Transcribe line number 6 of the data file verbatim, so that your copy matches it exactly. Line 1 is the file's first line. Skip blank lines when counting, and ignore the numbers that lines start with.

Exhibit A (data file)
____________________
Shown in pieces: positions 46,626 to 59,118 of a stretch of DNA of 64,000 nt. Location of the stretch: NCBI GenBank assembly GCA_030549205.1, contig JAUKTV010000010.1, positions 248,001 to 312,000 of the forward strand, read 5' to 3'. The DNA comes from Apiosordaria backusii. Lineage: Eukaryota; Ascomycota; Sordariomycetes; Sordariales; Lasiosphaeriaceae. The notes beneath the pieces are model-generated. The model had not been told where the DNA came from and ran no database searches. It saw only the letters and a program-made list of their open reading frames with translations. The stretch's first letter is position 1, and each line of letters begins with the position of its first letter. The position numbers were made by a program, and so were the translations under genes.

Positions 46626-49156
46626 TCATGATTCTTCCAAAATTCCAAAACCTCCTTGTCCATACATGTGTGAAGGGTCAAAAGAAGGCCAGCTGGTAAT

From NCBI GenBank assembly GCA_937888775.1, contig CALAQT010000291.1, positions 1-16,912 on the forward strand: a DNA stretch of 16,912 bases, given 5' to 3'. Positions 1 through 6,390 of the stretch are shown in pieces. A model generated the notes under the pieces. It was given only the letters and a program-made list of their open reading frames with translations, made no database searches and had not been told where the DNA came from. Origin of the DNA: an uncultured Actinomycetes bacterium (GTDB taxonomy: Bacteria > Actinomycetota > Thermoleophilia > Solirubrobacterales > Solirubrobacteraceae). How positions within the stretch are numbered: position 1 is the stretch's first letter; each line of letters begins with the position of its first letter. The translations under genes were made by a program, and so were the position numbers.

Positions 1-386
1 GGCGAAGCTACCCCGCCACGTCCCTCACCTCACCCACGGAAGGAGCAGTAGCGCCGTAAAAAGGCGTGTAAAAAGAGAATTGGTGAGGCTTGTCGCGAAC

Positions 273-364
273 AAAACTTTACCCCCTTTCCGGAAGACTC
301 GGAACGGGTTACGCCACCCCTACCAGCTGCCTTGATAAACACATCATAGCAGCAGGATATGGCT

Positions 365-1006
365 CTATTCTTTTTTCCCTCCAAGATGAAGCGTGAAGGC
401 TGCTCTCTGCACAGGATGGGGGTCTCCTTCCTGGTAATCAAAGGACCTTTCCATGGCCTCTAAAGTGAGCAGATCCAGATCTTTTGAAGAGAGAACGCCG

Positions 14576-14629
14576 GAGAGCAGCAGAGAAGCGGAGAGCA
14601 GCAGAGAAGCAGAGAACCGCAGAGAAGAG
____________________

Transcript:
1 GGCGAAGCTACCCCGCCACGTCCCTCACCTCACCCACGGAAGGAGCAGTAGCGCCGTAAAAAGGCGTGTAAAAAGAGAATTGGTGAGGCTTGTCGCGAAC